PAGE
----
Recognising that this latest commitment was not consistent with its existing approach, the Government announced a comprehensive action plan that would bring its policies into alignment. The plan included a review of the Mineral Tenure Act, with the promise that it would soon be modernised to reflect the rights of First Nations communities.
This suggests that the Government is well aware of the contradiction within its legal framework. Nonetheless, the people of Gitxaala and Ehafesaht are being forced to fight their battle in court. They are demanding that a number of mineral claims should be overturned, and that the current claiming system must be suspended.
British Columbia’s Ministry of Energy, Mines and Low Carbon Innovation has said that it is unable to comment on matters before the court, but that the Province of British Columbia is committed to working in consultation and cooperation with all indigenous peoples.
“In March 2022, the Province committed as part of the Declaration Act Action Plan to modernizing the Mineral Tenure Act. This work has begun and is being done in consultation and cooperation with Indigenous peoples and the First Nations Leadership Council. We remain open to a collaborative dialogue outside of the courts, however, we respect the right of Nations to pursue their interests through litigation,” it concluded.
“Extractive developments in Canada including BC cannot be approved without extensive consultation with Indigenous and local communities as part of provincial and/or federal environmental assessment processes,” added the AME. “For a project to proceed, it must meet conditions that address substantive concerns from Indigenous groups and communities brought up during the environmental assessment.”
The case comes as one of the first attempts to make use of the DRIPA. It appears to be gaining significant support, with interventions expected from the First Nations Leadership Council, four additional indigenous nations, six environmental organisations and two mineral exploration companies.
Even the province’s Human Rights Commissioner, Kasari Govender, has confirmed her plans to intervene. “B.C.’s Declaration Act is human rights law. As such, it is like any other piece of human rights legislation. It must take primacy over ordinary statutes like the Mineral Tenure Act,” she said, highlighting the importance of the case.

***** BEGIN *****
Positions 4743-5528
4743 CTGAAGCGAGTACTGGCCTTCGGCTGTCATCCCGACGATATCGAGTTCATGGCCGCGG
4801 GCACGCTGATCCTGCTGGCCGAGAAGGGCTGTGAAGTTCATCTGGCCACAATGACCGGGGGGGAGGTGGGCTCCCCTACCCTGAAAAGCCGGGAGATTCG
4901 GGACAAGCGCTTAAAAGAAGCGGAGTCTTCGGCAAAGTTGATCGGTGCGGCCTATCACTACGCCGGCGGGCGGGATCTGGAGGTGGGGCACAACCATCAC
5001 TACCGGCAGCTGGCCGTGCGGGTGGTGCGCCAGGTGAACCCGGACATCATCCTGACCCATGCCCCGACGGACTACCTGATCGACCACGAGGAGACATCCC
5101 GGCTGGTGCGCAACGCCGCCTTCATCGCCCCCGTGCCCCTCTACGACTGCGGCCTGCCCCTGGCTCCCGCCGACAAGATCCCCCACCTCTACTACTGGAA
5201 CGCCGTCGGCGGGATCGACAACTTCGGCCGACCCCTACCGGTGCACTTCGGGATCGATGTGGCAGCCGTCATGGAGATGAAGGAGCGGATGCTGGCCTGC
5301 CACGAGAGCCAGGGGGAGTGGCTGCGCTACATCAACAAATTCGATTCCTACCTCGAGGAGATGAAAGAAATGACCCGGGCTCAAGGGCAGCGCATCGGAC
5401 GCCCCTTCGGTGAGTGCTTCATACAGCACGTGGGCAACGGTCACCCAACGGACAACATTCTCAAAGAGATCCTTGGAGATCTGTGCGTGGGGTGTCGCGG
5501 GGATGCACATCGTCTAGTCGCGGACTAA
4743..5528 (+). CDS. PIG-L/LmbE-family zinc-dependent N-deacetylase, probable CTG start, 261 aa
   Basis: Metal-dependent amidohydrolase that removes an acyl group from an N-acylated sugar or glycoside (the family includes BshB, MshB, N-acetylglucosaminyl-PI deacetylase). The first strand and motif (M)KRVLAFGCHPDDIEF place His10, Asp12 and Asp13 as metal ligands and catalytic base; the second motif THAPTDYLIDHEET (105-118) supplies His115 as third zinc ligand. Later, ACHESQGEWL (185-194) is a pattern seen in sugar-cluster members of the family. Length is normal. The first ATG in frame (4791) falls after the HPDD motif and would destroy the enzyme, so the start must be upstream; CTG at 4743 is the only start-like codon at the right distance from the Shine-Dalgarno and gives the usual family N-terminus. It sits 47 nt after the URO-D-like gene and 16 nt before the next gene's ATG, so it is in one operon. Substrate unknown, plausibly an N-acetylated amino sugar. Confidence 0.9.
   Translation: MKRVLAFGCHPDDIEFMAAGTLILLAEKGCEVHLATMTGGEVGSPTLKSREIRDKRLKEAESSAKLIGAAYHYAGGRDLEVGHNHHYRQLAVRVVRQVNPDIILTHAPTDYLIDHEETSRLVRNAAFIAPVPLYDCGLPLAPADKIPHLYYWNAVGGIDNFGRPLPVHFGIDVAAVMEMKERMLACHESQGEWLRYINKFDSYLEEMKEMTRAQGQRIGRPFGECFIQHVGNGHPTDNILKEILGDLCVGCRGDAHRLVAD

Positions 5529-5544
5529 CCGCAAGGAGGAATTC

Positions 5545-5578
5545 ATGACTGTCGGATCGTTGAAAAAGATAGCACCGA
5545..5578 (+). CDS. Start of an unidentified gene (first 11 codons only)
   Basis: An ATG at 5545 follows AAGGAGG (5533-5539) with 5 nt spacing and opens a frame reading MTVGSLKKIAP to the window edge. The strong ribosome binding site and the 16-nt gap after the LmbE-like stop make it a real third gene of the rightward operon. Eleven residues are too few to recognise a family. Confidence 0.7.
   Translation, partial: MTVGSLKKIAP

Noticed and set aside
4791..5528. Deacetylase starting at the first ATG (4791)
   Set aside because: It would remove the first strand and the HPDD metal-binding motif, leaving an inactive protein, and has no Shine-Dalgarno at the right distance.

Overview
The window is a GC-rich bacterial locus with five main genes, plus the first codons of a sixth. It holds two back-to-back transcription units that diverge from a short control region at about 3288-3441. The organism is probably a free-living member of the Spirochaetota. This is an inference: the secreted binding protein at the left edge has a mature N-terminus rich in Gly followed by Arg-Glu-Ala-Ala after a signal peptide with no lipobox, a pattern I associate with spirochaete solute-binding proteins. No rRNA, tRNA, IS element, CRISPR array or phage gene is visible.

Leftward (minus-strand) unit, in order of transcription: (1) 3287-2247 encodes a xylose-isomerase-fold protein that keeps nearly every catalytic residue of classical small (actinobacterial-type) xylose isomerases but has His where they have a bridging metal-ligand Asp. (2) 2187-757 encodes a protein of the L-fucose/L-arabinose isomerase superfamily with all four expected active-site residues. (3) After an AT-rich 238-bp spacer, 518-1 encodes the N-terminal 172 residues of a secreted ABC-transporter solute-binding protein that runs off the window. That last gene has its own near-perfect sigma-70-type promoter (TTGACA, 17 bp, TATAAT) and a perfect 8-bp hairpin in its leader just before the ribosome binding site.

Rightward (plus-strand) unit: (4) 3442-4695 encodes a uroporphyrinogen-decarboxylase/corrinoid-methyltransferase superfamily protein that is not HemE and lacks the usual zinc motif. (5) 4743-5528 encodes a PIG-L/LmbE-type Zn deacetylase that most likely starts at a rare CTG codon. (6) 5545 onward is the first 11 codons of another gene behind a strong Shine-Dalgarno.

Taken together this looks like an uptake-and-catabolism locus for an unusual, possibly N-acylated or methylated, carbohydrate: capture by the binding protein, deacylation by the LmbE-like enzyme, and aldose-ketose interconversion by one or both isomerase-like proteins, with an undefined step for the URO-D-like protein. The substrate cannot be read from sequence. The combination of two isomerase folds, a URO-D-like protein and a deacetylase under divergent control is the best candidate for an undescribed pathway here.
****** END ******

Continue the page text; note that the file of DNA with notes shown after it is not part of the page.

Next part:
Human rights must be a focus of Governments and businesses alike
The Canadian case reflects a broader trend towards the use of rights-based legislation. As the world grapples with the crisis of climate change – and its likely infringement of rights to social, cultural, physical and economic wellbeing – the need for a just and inclusive approach has emerged as a global priority.
Governments have begun to introduce various legal reforms that transcribe this rights-based approach into national law. In doing so, they have essentially made themselves vulnerable to the complaints of their citizens, prompting a wave of litigation against governments and corporations that have failed to consider how human rights may be affected by climate change.
Such cases can set an important precedent. For example, an Australian ruling on the rights violation of a proposed mining project has meant that future extractive developments cannot be approved without consideration of indigenous communities.
This Australian case also exemplifies the implications that the human rights trend could have on global businesses. Industries that are commonly associated with rights violations, such as the mineral and mining sector, will be forced to consider the needs of vulnerable populations when planning their future developments.
Failure to do so could leave them highly exposed to a number of legal and reputational risks, with detrimental effects on their business. Indeed, researchers have already revealed that investors are significantly influenced by association with potential violations.
In 2020, the Justice and Corporate Accountability Project studied the impacts of public complaints against Canadian mining companies that were accused of failing to obtain indigenous consent. The firms included in the study saw their share prices plummeting, while many of their shareholders chose to divest. Others were the subject of class action suits, while one was embroiled in a complex acquisition.
As such, the First Nations case against the Government’s failure to amend its Mineral Tenure Gap should not just be seen as progress towards indigenous justice. It should also serve as a reminder to businesses that failure to consider a rights-based approach could result in hefty consequences.